Samsung reported its second consecutive quarter of profit decline Monday on slackening demand for its high-end smartphones.
The South Korean electronics giant reported a first-quarter operating profit of 8.49 trillion Korean won ($8.2 billion) for the three months ended March 31, a 3.3 percent decline from the year-ago period. The financial results were slightly better than guidance provided by Samsung earlier this month, as well as analysts' average prediction of an 8.4 trillion won operating profit.
The company recorded sales of 53.68 trillion won, a 3 percent increase year over year.
Samsung's mobile division, which typically accounts for two-thirds of the company's revenue, recorded a first-quarter operating profit of 6.43 trillion won ($6.2 billion), a slight decline from the 6.51 trillion won a year ago but a 17 percent increase over the 5.47 trillion won in the previous quarter.
The company said it expects earnings to improve in the second quarter due to expected strong sales of the Galaxy S5, the Samsung flagship handset that went on sale earlier this month. Sales of the Galaxy S5 do not factor into the company's first-quarter results.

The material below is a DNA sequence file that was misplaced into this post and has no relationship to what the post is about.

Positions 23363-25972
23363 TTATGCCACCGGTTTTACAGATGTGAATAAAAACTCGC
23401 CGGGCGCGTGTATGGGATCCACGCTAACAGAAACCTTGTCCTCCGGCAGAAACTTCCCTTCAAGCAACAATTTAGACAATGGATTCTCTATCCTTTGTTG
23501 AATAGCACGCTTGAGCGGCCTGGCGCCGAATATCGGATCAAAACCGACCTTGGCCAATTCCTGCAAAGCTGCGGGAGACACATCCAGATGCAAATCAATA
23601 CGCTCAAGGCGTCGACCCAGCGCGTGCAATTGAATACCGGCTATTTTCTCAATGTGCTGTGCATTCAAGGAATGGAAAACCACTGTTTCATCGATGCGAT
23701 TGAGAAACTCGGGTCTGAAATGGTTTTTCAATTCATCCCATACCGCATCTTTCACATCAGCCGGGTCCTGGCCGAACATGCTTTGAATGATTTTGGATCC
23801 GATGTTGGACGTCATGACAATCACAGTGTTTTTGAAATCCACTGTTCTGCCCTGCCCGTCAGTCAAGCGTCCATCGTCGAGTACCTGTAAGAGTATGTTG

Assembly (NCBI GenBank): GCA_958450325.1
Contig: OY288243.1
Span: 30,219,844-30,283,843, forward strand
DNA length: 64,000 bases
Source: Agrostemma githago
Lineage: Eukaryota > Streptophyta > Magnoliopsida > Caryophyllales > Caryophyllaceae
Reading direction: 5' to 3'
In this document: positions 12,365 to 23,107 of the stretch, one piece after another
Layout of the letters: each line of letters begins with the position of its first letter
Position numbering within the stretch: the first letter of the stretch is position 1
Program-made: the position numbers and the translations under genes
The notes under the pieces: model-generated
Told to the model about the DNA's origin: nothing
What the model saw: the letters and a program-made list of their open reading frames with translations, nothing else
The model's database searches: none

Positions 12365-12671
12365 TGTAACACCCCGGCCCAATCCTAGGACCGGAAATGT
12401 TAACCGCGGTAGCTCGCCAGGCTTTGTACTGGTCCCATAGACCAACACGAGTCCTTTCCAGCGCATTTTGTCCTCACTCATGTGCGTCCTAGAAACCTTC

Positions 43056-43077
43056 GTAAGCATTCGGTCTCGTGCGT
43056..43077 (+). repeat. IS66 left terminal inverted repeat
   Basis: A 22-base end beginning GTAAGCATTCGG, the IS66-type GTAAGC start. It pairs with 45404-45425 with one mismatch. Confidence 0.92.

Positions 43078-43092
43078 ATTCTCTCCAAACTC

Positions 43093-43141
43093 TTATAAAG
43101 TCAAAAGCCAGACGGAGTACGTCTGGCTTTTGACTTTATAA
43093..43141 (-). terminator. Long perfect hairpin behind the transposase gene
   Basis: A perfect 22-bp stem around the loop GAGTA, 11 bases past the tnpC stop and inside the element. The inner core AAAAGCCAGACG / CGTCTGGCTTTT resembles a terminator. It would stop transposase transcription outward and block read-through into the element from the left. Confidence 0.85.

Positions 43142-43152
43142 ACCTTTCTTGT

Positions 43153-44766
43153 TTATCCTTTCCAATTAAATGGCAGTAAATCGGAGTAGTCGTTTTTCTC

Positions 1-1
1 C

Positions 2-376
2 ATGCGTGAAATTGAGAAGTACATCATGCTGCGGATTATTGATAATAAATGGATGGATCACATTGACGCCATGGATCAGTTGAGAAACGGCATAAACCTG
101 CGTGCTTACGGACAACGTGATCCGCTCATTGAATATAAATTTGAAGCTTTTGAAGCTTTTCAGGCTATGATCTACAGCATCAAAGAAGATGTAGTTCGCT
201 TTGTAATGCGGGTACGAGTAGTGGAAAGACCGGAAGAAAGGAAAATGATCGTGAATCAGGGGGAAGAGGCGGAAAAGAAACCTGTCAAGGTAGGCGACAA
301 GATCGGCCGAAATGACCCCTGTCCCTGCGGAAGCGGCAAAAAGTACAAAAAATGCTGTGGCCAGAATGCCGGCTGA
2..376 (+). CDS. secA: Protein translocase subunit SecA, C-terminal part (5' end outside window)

"Samsung is expected to see profits rally in the second quarter and beyond, on the back of improved sales of display panels and home appliances," Samsung said in a statement. "Orders for display panels that are used for premium smartphones and TVs are expected to increase, as new mobile devices are rolled out into the market and as consumers look forward to the upcoming World Cup in Brazil."
Samsung's previous flagship handset -- the Galaxy S4 -- wasn't considered a major leap over its predecessor. While sales of the Galaxy S4 popped immediately, it struggled to maintain that momentum. The company hasn't offered any sales targets for the Galaxy S5, but a Samsung executive told Reuters that the new handset is expected to fare "much better" than its predecessor.
Samsung's earnings come out a week after Apple, its chief competitor in the smartphone market, revealed that it sold 43.7 million iPhones, much higher than the expected 38 million and a record for the March quarter. Sales of the iPhone helped the Cupertino, Calif., tech giant return to earnings growth -- its highest rate in the past six quarters.
In recent quarters, profits from Samsung's mobile division, which typically accounts for two-thirds of its revenue, have been buoyed by sales of cheaper handsets in emerging markets such as China, South America, and Eastern Europe.